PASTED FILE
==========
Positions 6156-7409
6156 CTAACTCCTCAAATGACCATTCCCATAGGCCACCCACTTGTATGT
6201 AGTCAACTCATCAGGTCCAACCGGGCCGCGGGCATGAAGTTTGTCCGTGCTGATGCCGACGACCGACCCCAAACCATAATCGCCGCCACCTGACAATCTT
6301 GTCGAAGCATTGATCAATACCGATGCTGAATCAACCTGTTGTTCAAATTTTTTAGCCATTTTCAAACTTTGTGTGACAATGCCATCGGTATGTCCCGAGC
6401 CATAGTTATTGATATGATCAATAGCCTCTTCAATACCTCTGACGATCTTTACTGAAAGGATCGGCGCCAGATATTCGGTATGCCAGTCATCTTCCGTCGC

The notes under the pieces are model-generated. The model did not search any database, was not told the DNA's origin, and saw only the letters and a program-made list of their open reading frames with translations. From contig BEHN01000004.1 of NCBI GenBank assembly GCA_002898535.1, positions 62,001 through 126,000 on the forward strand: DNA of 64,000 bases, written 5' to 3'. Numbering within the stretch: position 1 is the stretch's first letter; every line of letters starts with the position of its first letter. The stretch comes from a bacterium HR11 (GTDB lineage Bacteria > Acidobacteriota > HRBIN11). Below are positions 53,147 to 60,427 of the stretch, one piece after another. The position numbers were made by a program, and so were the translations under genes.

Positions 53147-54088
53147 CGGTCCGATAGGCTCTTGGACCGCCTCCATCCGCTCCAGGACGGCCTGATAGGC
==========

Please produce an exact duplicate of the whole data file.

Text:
Positions 6156-7409
6156 CTAACTCCTCAAATGACCATTCCCATAGGCCACCCACTTGTATGT
6201 AGTCAACTCATCAGGTCCAACCGGGCCGCGGGCATGAAGTTTGTCCGTGCTGATGCCGACGACCGACCCCAAACCATAATCGCCGCCACCTGACAATCTT
6301 GTCGAAGCATTGATCAATACCGATGCTGAATCAACCTGTTGTTCAAATTTTTTAGCCATTTTCAAACTTTGTGTGACAATGCCATCGGTATGTCCCGAGC
6401 CATAGTTATTGATATGATCAATAGCCTCTTCAATACCTCTGACGATCTTTACTGAAAGGATCGGCGCCAGATATTCGGTATGCCAGTCATCTTCCGTCGC

The notes under the pieces are model-generated. The model did not search any database, was not told the DNA's origin, and saw only the letters and a program-made list of their open reading frames with translations. From contig BEHN01000004.1 of NCBI GenBank assembly GCA_002898535.1, positions 62,001 through 126,000 on the forward strand: DNA of 64,000 bases, written 5' to 3'. Numbering within the stretch: position 1 is the stretch's first letter; every line of letters starts with the position of its first letter. The stretch comes from a bacterium HR11 (GTDB lineage Bacteria > Acidobacteriota > HRBIN11). Below are positions 53,147 to 60,427 of the stretch, one piece after another. The position numbers were made by a program, and so were the translations under genes.

Positions 53147-54088
53147 CGGTCCGATAGGCTCTTGGACCGCCTCCATCCGCTCCAGGACGGCCTGATAGGC